Catherine Zhou, who heads up HSBC's venture capital activities, tells Global Venturing it is going long on blockchain and tokenisation tech despite recent turmoil in the Web3 market.
HSBC has not been deterred by recent turmoil in the Web3 sector and sees tokenisation in particular as a key technology, according to Catherine Zhou, the bank’s head of venture, digital innovation and partnerships.
“We are very long on tokenisation technology and blockchain technology,” Zhou tells Global Corporate Venturing. “In that they are going to make us work more effectively by taking friction out of multiple systems.”
Cryptocurrency exchange FTX declared bankruptcy late last week along with quantitative cryptocurrency trading affiliate Alameda Research having lost billions of dollars of customer deposits. The affair has cast a pall over the industry but may end up creating a clear distinction between the consumer offerings – which have attracted speculators – and the hard technology.
“What we call crypto is a product of these technologies,” Zhou (pictured) says. “We are not long on crypto at all in the current moment. We’re very long on things like CBDC, or central bank digital currency, and we have been calling for more transparency and regulation in the crypto space.
“My definition of Web3 is not crypto,” she says. Web3, in her view is “about the next generation and evolution of the internet, where tokens of value are created by a different set of stakeholders – not necessarily by the bank – and where they can be transferred, distributed and custodised by different characters to the banks.”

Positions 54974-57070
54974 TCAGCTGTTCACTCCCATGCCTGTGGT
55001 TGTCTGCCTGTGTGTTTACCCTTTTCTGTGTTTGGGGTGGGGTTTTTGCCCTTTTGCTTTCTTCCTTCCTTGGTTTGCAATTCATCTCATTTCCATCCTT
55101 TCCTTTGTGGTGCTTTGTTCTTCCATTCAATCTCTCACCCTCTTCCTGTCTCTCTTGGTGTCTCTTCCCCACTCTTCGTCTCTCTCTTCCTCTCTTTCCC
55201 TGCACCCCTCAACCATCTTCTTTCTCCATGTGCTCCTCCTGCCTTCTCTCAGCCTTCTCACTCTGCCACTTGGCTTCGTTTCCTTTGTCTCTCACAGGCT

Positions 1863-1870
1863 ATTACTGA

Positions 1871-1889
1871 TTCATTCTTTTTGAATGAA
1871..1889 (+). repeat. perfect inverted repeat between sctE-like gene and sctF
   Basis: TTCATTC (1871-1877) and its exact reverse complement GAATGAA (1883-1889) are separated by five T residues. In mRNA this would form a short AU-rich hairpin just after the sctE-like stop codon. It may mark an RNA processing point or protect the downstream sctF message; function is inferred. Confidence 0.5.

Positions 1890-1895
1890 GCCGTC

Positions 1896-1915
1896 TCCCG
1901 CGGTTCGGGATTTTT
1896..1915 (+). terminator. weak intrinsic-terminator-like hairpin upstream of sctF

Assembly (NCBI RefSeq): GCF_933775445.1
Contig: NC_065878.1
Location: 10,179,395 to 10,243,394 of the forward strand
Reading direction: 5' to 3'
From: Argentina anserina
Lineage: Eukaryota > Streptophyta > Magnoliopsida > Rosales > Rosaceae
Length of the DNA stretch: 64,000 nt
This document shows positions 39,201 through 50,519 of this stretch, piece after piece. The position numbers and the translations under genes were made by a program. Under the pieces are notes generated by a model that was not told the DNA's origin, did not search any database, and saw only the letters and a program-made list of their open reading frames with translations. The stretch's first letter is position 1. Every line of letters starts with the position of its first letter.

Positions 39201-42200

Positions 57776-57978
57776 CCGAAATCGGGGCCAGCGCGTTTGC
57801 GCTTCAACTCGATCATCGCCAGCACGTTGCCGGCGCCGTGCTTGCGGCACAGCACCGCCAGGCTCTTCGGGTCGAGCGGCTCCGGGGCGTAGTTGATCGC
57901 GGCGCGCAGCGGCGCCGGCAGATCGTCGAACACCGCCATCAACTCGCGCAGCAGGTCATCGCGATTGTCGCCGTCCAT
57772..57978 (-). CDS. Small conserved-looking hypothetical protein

Although a lot of investors have been stung by FTX’s failure, the hope is that the event and its ongoing fallout will lead to more thorough regulation of the sector. Zhou says HSBC had already been working with multiple central governments on the kind of regulation necessary to make Web3 more open, transparent and safe.
Zhou believes regulation must not limit the technology itself. “That is here to stay, just like the internet is here to stay,” she says.
But, she says, there must be clear rules of engagement in Web3. “For example, in order to play in the Web3 environment you still need a KYC (a Know Your Customer identity verification). You want to understand who the characters are and if you’re working with a trustworthy third party.”
Another point is safety. “Regulation should provide some sort of safety net if you lose your money – what happens, who’s liable for it? Today, that safety net is not there.”
A third issue is that Web3 companies tend to function as borderless entities, with their platforms largely operated by software. Binance, for example, was formed in China but registered in the Cayman Islands, and it has always kept the location of any headquarters vague. Zhou says there has to be some kind of international standard where regulation can work across borders.
The fourth aspect is deciding whether tokens are commodities or securities. “The lines are pretty blurry now,” says Zhou. “Etherum and Bitcoin were commodities before but now, with proof of stake instead of proof of work, are they now securities and should they be regulated like securities? Regulation has not caught up, but I think it will soon.”
Three investment tracks: business model, tech and brand
Zhou joined HSBC in December 2020 and “laser-focused’ the bank’s investment activity on fintech startups that were a strategic fit for the bank. That involved forming a specialist unit, HSBC Ventures, and arranging its investment strategy to cover three specific areas.